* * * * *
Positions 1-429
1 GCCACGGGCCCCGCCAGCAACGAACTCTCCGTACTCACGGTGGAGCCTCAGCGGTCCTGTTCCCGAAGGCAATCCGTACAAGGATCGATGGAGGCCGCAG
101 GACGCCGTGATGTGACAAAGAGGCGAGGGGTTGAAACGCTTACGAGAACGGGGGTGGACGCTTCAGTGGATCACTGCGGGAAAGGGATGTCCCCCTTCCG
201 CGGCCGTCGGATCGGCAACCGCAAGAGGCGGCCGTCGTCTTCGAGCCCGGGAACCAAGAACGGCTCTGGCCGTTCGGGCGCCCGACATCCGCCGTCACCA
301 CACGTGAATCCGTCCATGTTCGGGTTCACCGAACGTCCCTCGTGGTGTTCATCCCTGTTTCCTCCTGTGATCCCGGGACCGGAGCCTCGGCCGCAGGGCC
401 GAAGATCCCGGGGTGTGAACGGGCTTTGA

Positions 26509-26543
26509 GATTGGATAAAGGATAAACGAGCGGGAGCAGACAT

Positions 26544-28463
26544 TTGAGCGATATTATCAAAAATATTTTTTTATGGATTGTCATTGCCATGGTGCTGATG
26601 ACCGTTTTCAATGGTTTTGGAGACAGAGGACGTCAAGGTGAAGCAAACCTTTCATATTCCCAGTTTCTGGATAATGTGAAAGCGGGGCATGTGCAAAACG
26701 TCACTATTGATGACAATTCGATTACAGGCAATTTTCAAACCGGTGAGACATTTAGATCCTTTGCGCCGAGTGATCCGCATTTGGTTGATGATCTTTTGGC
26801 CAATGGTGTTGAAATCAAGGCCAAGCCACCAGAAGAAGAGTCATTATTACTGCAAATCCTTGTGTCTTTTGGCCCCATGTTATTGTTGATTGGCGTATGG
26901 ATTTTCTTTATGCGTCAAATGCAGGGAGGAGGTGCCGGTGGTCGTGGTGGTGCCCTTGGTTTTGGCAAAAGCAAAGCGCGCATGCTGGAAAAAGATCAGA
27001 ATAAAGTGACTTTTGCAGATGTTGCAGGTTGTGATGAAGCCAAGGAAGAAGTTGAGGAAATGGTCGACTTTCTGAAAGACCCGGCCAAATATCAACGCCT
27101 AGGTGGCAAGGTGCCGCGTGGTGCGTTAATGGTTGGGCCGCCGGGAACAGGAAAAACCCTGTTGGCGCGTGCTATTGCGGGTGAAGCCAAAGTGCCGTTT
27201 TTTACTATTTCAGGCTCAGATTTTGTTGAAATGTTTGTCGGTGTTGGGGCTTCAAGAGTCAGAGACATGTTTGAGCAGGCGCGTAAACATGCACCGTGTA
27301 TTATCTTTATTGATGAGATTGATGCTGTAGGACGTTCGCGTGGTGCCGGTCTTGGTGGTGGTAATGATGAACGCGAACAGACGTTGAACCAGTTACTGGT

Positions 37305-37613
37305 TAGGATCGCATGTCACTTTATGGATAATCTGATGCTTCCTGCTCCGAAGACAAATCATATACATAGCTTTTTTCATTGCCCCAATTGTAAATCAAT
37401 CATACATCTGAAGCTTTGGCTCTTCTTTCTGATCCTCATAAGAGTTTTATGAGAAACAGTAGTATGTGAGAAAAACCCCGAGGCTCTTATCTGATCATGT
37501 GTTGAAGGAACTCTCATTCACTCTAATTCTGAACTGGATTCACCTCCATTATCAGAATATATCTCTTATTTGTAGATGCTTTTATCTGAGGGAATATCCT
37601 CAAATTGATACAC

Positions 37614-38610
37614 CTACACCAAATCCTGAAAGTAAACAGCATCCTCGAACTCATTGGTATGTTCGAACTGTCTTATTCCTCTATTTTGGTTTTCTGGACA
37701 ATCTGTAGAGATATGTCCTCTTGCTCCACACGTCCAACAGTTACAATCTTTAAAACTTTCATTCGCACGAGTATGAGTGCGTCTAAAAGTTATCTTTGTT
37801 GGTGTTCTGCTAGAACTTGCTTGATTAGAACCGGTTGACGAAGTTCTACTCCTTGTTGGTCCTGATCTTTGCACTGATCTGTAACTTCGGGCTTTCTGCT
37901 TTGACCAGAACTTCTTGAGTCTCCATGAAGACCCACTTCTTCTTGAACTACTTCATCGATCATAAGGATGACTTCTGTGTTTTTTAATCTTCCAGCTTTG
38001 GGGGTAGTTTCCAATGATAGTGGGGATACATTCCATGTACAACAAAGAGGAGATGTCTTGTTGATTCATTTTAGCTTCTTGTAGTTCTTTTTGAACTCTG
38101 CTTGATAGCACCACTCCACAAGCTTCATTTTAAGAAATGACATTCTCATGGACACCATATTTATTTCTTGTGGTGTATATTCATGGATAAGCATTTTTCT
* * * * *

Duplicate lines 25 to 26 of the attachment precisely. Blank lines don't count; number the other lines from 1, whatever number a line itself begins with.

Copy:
37614 CTACACCAAATCCTGAAAGTAAACAGCATCCTCGAACTCATTGGTATGTTCGAACTGTCTTATTCCTCTATTTTGGTTTTCTGGACA
37701 ATCTGTAGAGATATGTCCTCTTGCTCCACACGTCCAACAGTTACAATCTTTAAAACTTTCATTCGCACGAGTATGAGTGCGTCTAAAAGTTATCTTTGTT